(2) FEEDING. Feeding the free range cats is easy. (a) First all dry food dishes are-refilled (these are washed three times a week.) with first grade pellets. Then the small trays in the cages filled as per specifications (day using ‘renal’ preparations for specific patients) . The soft food is prepared as per individuals as some are under medications and the medicine has sometimes to be mixed with this food. Stainless steel plates are preferred. We have trained volunteers for this purpose.

(3) ADMINISTRATION OF MEDICINES. Medicines are not always mixed with food. There are ointments for the ears, others for the eyes and skin. Of course beside the information provided by the vet’s prescription one has to read the information on the leaflet accompanying the pack. Medicines are stored in a locked pharmacy cupboard. Other medicines come in the form as injections and applied according the behaviour of the animal.

(4) CUDDLING, GROOMING and UNDERSTANDING VOCAL AND BODY LANGUAGE. Cats love cuddling and grooming; in fact they do it themselves but is not enough and so students learn how to groom with designed brushes and when to stop as when the cat thinks that it has had enough. With a little bit of patience one learns that cats obey commands ( if they feel like it) They learn their human imposed names very quickly.

OK the trainees from the UK were assigned to individual local volunteer single or in twos. The trainees first observed what the volunteer was performing whilst listening to explanations why this core is done so and the other is done another way, maybe, then the trainee does the core under the volunteer’s direction. The trainees are encouraged to ask questions and point out any better ways of ‘attacking’ a core. A discussion might follow. If a core is too hard or dangerous the trainee is asked to participate just by paying attention to the procedure. The volunteer tries to ‘export’ as much information to the trainees as possible. When we jobs elsewhere but connected with the running of the sanctuary the trainee is offered to accompany the volunteer (e.g. vet runs. purchasing ( and bargaining ) food and other objects). Though the trainees since they come in groups with a tutor we only offer them information about current cultural activities and the possibility of going out together if they so agree. We also try to explain the different culture and language as to our surrounding Med countries.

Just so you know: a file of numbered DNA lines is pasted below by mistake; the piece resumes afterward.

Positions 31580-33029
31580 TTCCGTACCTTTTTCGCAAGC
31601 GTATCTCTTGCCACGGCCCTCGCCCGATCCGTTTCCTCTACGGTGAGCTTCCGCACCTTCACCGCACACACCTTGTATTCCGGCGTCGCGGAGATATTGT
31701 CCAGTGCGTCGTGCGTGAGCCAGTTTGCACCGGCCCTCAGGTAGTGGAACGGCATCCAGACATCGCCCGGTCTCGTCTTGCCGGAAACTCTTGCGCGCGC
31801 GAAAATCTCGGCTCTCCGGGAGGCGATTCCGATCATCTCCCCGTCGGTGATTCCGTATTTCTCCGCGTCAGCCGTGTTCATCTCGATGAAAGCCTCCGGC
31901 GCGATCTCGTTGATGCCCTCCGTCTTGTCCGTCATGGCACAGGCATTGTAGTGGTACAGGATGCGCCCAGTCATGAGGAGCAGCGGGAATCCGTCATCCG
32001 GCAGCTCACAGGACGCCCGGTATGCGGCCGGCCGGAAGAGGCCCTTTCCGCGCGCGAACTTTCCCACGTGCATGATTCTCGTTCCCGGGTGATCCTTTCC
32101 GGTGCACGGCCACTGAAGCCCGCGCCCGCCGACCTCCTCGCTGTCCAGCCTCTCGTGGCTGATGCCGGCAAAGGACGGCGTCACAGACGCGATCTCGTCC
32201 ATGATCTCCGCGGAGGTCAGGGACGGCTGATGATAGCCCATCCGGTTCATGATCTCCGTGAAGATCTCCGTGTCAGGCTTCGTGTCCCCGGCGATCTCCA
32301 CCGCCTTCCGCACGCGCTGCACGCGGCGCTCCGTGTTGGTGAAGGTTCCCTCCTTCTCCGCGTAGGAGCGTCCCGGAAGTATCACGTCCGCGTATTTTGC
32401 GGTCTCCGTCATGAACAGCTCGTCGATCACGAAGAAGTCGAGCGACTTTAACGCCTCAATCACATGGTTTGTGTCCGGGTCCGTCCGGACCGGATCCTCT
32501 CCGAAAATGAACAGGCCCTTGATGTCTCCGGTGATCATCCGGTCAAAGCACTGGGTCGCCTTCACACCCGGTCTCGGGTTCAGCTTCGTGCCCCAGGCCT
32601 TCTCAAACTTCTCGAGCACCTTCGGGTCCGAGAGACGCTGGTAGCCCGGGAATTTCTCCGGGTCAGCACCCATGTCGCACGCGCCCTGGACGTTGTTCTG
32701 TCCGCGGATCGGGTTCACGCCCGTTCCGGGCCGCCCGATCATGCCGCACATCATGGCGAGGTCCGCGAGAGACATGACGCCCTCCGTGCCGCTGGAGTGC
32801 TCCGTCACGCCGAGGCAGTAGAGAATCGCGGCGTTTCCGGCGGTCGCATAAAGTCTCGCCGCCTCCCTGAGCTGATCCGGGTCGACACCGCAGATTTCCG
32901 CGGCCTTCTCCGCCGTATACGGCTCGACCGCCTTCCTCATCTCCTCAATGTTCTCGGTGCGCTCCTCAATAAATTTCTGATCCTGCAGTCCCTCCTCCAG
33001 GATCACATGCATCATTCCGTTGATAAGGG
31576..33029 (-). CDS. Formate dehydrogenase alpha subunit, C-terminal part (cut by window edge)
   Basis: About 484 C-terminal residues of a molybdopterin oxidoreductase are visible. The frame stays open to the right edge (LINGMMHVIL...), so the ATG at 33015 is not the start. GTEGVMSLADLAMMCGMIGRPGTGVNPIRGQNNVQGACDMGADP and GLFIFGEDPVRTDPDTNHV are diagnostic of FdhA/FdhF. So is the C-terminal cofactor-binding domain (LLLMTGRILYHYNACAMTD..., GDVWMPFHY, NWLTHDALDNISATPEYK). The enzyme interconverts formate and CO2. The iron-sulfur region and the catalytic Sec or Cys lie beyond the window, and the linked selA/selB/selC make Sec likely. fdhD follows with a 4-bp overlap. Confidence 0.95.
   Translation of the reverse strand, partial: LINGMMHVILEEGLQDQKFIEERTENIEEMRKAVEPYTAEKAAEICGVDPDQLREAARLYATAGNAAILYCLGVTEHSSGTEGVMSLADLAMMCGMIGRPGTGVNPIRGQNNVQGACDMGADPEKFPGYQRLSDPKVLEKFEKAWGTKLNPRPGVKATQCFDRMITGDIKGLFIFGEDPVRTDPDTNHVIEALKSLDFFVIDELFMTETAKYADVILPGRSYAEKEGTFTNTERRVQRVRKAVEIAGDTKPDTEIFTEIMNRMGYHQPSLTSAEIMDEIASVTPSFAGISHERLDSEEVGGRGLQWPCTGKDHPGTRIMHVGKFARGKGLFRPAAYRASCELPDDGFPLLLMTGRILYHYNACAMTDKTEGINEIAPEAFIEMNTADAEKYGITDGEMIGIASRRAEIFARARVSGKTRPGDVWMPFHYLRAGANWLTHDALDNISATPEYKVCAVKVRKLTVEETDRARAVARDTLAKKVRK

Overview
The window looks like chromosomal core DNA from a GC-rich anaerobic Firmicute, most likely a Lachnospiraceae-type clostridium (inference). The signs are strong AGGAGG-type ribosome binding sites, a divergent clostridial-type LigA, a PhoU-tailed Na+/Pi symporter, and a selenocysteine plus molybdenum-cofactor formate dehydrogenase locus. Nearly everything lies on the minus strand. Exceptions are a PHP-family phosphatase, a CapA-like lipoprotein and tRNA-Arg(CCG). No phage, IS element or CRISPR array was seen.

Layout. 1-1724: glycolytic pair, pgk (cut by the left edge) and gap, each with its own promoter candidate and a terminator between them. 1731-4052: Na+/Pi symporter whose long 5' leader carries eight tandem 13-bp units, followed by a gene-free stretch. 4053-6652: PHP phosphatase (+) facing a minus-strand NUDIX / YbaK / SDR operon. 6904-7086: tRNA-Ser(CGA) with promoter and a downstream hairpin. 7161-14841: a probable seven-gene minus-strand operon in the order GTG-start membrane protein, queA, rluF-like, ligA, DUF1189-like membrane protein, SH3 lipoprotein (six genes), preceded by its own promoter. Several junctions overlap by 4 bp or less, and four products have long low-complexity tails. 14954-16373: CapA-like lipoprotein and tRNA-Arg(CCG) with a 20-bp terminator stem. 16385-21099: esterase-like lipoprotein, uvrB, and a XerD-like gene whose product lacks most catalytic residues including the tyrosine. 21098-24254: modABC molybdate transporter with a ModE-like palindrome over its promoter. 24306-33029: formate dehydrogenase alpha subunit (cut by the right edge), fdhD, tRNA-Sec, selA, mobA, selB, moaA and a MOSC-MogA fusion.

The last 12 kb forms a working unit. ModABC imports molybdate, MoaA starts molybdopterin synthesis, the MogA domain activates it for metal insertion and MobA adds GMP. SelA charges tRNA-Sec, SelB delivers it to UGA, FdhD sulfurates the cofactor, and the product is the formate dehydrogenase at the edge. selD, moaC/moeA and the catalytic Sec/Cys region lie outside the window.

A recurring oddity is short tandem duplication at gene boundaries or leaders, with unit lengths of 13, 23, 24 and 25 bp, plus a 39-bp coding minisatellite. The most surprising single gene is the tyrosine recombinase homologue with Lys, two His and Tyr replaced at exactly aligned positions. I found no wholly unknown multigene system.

Of course we use the Learning by Doing method but we make a point that OBSERVATION is vital to a sanctuary like ours. Then follows the Reporting of any relevant (or even seemingly relevant) in detail. Then comes ACTION (now usually taken by experienced trainees). Eventually (sometimes next day) Result is analysed and recorded. Result is always the ultimate target whether it is positive or negative. If need be EXPLANTION cum DISCUSSION follows filing proceedings for future reference.